A new way to play the beautiful game
Can football be art? A show at the Southbank Centre aims to bring them together – and it works, says David Lister
Tuesday 01 June 2010
One of the undoubted cultural highlights of this summer will be the three-month long festival of Brazilian culture at London's Southbank Centre. From samba to debates about gang culture, from the art of the drug-gang-controlled favelas to the mesmerising child drummers of AfroReggae and the acclaimed world music of Gilberto Gil and Maria Bethania.
But it is one of the opening events of the festival that particularly catches the eye. It is a show about football, not just about football but featuring football. Football in its most flowing, attacking, colourful and rhythmic style is synonymous with Brazil, of course. But this festival, under the artistic direction of the Southbank Centre's Jude Kelly, sees football not simply as sport, but as an art form.
Socrates, captain of the national side in the Eighties and a writer and social activist, will be talking about the beauty of the game with one of the country's leading composers, an event that makes one try to imagine John Terry or Rio Ferdinand chatting to Harrison Birtwistle at a British arts festival abroad. But more striking than a talk by Socrates is a show called Brazil! Brazil! that will be running for a month from 9 June in the Udderbelly space at the Southbank Centre. This show, opening just before the main festival, combines under the broad headings of dance and performance the music and movement of carnival, martial arts and the skills of street football. More technically, the latter is properly described as freestyle football.
I travelled with Jude Kelly to Brazil when she took a final look at some of the artists that would be appearing at the festival, and one of the real treats was to see some of the freestyle footballers who will be coming over. Their control, juggling and acrobatics with the ball conveyed both passion and romance, and though it may not have the poetry and narrative of dance, it certainly has technique and flair. As its practitioners made clear, freestyle football is not football. You can be an ace freestyler but a lousy team player, a brilliant footballer but a hopeless freestyler.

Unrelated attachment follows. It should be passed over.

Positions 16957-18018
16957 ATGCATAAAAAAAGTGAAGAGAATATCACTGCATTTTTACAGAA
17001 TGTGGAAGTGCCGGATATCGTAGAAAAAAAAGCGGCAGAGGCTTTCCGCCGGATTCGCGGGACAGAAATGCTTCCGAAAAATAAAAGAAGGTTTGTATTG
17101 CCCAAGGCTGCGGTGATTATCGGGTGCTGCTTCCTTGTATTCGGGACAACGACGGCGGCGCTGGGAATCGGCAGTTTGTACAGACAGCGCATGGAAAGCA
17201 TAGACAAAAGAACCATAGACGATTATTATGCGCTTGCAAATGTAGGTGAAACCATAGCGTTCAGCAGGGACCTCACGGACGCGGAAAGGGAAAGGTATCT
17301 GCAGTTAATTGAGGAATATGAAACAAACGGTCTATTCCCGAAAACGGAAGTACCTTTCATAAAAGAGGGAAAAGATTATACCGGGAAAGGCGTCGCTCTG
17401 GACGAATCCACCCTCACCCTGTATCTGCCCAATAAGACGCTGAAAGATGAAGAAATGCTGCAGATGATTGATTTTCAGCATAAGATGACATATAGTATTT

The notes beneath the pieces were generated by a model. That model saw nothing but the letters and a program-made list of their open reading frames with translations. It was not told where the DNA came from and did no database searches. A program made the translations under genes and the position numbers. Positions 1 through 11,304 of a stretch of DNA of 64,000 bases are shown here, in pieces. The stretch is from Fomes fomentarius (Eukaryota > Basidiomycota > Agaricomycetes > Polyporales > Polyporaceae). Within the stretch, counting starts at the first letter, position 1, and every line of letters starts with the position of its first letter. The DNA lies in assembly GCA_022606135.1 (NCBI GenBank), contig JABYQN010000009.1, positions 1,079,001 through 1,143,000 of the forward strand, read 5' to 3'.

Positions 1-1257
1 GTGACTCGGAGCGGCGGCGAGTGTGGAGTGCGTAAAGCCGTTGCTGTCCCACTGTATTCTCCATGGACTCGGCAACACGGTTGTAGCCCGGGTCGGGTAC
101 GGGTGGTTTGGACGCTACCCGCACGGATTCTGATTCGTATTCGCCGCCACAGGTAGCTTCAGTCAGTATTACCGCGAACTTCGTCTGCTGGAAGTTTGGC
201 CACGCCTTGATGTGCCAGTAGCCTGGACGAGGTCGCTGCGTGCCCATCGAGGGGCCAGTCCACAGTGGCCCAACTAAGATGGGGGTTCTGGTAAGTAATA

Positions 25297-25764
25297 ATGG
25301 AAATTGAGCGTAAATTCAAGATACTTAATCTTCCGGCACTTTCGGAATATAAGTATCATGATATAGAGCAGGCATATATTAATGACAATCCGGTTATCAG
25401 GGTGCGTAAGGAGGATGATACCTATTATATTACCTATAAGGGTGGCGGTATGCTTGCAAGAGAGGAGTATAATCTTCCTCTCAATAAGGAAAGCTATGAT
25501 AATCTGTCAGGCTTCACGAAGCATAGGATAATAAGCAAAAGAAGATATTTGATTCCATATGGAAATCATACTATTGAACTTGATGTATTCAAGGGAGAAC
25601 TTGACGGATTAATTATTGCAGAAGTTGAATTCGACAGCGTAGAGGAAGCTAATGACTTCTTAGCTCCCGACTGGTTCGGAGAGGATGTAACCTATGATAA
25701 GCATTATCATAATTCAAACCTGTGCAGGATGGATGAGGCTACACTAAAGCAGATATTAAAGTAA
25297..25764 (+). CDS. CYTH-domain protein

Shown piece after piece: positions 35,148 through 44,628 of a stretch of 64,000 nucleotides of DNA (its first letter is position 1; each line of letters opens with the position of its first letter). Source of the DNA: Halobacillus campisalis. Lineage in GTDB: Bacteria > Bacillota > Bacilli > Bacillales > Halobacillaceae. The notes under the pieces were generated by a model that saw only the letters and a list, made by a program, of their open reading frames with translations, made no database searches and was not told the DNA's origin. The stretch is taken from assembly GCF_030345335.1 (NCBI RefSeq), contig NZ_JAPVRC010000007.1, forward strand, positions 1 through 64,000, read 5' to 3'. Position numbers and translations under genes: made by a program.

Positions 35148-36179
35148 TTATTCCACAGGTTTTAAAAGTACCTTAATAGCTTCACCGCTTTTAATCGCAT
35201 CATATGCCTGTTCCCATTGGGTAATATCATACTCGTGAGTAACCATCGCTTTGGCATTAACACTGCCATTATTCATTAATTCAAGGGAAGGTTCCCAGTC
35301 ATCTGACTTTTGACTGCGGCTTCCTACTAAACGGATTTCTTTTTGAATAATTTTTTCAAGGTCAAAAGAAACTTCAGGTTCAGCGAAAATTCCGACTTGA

The British impresario Toby Gough, who is producing the Brazil! Brazil! show and has recruited its stars from Rio, Sao Paolo and Salvador, says: "The show will help us understand how Brazilian football is characterised by much swing and is infused with various rhythms and choreographies." It will also try to explain the secrets of Ginga, the sway of the great Brazilian footballers. Gough adds: "You can see Ginga in the way every Brazilian walks, talks, dances samba, and the way they play the game of football. More pertinently, Ronaldinho, one of the best-known Brazilian players, describes it thus: "Ginga flows with rhythm. It comes into football with dribbles, with changes of movements so you go on developing a different ginga. Everybody's got a different way to dance; dancing ginga you develop with time."
The performance will aim to prove that it's a small, if accomplished, step from the football field to the dance floor. But is sport, even at its most beautiful, art? If so, should not the spin bowling of Shane Warne or the backhand slice of Roger Federer be immortalised in an arts festival?
I'm inclined to side with the Southbank's view that the shared cultural history of Brazilian football and Brazilian dance sets it apart, if only because its practitioners and aficionados see something beyond skill and movement – something that takes it into the realms of the mystical and the territory of an artistic performance.
Perhaps it is best summed up by Gilberto Gil, not just an international world music star but a former Brazilian minister of culture. He says simply: "Every Brazilian understands the ball's soul."
Festival Brazil, sponsored by HSBC, Southbank Centre, London SE1 (0844 875 0073; Southbankcentre.co.uk/brazil), 19 June to 5 September
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